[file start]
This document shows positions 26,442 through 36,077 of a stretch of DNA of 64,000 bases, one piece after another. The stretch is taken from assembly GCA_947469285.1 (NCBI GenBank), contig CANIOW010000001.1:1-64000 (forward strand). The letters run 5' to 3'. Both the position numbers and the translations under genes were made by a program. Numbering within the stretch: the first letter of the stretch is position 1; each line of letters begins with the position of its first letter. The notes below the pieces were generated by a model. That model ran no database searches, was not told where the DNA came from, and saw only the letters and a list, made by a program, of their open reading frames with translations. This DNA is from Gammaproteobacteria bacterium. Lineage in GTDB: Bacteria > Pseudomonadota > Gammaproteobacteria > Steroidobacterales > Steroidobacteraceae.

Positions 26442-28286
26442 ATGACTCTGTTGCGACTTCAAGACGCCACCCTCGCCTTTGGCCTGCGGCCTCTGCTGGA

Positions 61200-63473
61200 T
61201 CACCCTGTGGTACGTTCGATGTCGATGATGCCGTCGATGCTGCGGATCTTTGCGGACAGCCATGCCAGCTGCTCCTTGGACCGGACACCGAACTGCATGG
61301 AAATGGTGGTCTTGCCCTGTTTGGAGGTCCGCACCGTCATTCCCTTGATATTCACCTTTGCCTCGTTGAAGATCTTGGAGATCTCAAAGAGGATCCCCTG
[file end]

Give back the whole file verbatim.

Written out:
This document shows positions 26,442 through 36,077 of a stretch of DNA of 64,000 bases, one piece after another. The stretch is taken from assembly GCA_947469285.1 (NCBI GenBank), contig CANIOW010000001.1:1-64000 (forward strand). The letters run 5' to 3'. Both the position numbers and the translations under genes were made by a program. Numbering within the stretch: the first letter of the stretch is position 1; each line of letters begins with the position of its first letter. The notes below the pieces were generated by a model. That model ran no database searches, was not told where the DNA came from, and saw only the letters and a list, made by a program, of their open reading frames with translations. This DNA is from Gammaproteobacteria bacterium. Lineage in GTDB: Bacteria > Pseudomonadota > Gammaproteobacteria > Steroidobacterales > Steroidobacteraceae.

Positions 26442-28286
26442 ATGACTCTGTTGCGACTTCAAGACGCCACCCTCGCCTTTGGCCTGCGGCCTCTGCTGGA

Positions 61200-63473
61200 T
61201 CACCCTGTGGTACGTTCGATGTCGATGATGCCGTCGATGCTGCGGATCTTTGCGGACAGCCATGCCAGCTGCTCCTTGGACCGGACACCGAACTGCATGG
61301 AAATGGTGGTCTTGCCCTGTTTGGAGGTCCGCACCGTCATTCCCTTGATATTCACCTTTGCCTCGTTGAAGATCTTGGAGATCTCAAAGAGGATCCCCTG